What is risk reporting?
Risk reporting is a method of identifying risks tied to or potentially impacting an organization's business processes. The identified risks are usually compiled into a formal risk report, which is then delivered to an organization's senior management or to various management teams throughout the organization.
Types of risk reporting
A fundamental truth of risk management is that risks vary from one another in scope. Some risks are relatively minor in scope. For example, a minor risk might delay a project's completion by a day or two. Conversely, businesses might occasionally face major risks that jeopardize the wellbeing of the entire organization.
Not only do risks vary by severity, but they can also vary in terms of their impact. Some risks affect a whole organization or even an entire industry. Other risks might only impact a single department or a particular account.
Because risks can vary so widely from one another, there are several different types of risk reporting. Some of the more common risk reporting types include:
- Project risk reporting. As the lowest level of risk reporting, this pertains to risks that may affect a particular project, such as a supply chain disruption or a change in the price of raw materials.
- Program risk reporting. In business, programs are generally made up of multiple projects. A program risk report generally covers any project-level risks or other risks that are significant enough to adversely impact the entire program.
- Portfolio risk reporting. This is generally an aggregate summary of program-level risks across an organization's entire portfolio or collection of programs.
- Business risk reporting. This is used for significant risks that have the potential to impact the entire organization.
What should a risk report include?
A risk report's structure can vary based on the report's intended purpose. For example, a risk report that outlines risks to employee safety would likely be structured differently from a report meant to convey financial risks. Even so, several elements commonly included in a risk report include:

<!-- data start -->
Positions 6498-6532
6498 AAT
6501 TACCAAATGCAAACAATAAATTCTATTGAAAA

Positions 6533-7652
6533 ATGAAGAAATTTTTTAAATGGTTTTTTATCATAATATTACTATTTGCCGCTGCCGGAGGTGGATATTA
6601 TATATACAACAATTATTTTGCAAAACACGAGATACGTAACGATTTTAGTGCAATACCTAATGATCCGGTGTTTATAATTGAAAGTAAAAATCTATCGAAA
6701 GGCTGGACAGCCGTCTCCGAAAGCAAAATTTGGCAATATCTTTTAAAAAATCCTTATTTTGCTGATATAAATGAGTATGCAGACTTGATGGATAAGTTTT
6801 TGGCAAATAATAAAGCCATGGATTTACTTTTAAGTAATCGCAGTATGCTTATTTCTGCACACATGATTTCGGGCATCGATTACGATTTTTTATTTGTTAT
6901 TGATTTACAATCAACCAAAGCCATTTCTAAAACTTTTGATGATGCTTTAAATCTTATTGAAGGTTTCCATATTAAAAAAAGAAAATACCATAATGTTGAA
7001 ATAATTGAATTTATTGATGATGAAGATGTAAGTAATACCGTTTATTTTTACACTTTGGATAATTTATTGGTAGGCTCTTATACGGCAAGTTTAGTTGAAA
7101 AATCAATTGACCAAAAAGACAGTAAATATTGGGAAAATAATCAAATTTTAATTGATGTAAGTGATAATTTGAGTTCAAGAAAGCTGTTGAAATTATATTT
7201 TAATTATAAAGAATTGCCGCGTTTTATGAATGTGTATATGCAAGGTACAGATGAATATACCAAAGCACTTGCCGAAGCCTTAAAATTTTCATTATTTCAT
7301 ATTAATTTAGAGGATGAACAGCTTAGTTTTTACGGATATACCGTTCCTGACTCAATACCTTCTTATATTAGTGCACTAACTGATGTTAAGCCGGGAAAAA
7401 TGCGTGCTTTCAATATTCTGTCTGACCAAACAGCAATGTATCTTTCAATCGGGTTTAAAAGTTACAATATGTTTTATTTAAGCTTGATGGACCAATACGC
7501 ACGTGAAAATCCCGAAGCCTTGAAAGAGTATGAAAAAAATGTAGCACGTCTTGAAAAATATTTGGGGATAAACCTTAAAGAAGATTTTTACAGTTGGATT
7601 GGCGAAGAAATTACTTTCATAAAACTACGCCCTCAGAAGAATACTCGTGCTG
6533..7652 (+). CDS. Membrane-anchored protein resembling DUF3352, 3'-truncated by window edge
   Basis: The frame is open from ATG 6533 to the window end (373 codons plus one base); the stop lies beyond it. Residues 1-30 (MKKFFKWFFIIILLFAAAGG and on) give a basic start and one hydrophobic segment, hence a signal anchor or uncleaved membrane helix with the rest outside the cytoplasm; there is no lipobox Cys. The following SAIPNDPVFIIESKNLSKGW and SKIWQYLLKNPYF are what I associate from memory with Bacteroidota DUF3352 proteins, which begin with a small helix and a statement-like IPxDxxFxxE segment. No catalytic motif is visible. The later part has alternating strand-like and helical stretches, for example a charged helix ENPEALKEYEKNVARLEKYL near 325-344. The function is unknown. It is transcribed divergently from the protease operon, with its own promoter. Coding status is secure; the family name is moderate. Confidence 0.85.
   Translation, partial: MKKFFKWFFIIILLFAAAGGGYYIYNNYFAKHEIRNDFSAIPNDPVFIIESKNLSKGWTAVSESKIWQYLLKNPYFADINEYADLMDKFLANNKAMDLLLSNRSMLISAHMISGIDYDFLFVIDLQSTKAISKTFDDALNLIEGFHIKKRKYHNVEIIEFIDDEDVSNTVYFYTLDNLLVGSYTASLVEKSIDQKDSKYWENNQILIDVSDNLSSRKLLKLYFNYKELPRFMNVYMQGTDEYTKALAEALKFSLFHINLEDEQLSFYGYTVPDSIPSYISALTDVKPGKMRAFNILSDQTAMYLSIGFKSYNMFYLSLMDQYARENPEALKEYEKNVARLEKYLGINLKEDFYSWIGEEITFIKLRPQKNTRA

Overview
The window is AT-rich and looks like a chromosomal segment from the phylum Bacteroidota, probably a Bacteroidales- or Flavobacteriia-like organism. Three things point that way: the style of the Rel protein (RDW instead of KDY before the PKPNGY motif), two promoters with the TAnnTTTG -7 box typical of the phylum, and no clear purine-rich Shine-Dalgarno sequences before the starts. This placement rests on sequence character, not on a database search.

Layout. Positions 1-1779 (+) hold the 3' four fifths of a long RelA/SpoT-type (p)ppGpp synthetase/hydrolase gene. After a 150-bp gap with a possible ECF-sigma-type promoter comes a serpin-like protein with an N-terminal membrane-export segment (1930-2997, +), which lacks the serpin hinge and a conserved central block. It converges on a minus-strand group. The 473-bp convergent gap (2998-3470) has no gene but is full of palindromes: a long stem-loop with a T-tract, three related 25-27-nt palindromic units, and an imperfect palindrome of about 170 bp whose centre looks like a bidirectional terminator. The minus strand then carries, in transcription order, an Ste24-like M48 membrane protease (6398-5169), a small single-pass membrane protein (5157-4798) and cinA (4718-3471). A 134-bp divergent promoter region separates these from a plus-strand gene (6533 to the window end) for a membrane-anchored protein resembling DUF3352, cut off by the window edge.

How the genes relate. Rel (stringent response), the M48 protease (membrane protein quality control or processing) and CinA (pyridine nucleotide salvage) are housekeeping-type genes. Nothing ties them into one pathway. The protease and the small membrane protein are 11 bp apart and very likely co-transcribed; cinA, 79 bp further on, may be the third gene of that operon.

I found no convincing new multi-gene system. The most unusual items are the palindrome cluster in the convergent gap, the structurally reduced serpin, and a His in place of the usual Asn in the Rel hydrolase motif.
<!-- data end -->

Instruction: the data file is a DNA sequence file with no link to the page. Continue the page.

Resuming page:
- Executive summary: A synopsis for senior management to identify the biggest risks.
- Risk profile: A description that uses numerical values to help quantify a risk. Although these risk profiles can be created in various ways, they are often based on a risk's seriousness combined with the odds of the risk actually occurring.
- Risk capacity: A metric reflecting how much risk an organization can afford to take. For example, a risk capacity might be a worst-case statement of how much money an organization could lose without going out of business.
- Tolerance levels: A measurement of how much risk an organization is willing to take on. Whereas risk capacity reflects how much an organization could lose before going bankrupt, risk tolerance measures how much an organization is willing to lose. A risk tolerance value is normally much lower than its risk capacity value and is sometimes categorized as conservative, moderate or aggressive.
- Key risk indicators (KRI): Metrics that are tied to a risk that has been identified. If one of these metrics reaches a threshold value, it may indicate that the identified risk is beginning to happen. As such, KRIs act as an early warning system that can give management teams time to act before an identified risk can fully occur.
- Effective risk management: A section of the report that explains how the organization will attempt to proactively reduce or eliminate risks that have been identified.
- Environmental risks: Identifies risks that the organization's activities pose to the environment due to factors such as pollution. This section is not always required, depending on the type of risk report.
Best practices for building an effective risk report
Some common best practices for creating an effective risk report include:
- Include charts or other graphical elements in the report whenever possible. These can make the report easier to digest.
- When possible, include a sunrise and sunset for each risk. The sunrise is the point at which a risk comes into play. The sunset is when an identified risk is no longer considered to be a risk. For example, in the case of making a large financial investment, the sunrise might be the time at which the contract is signed, and the sunset might be the point at which the organization has hit the break-even point for the investment.
- Each identified risk should include a clearly written risk statement explaining the threat. If necessary, a corresponding context statement can add additional clarity. For example, this section might include KRIs explaining the significance of each indicator and what the organization plans to do if certain conditions are met.
- Each risk should also include a closure criteria statement explaining what the organization is doing in terms of risk mitigation.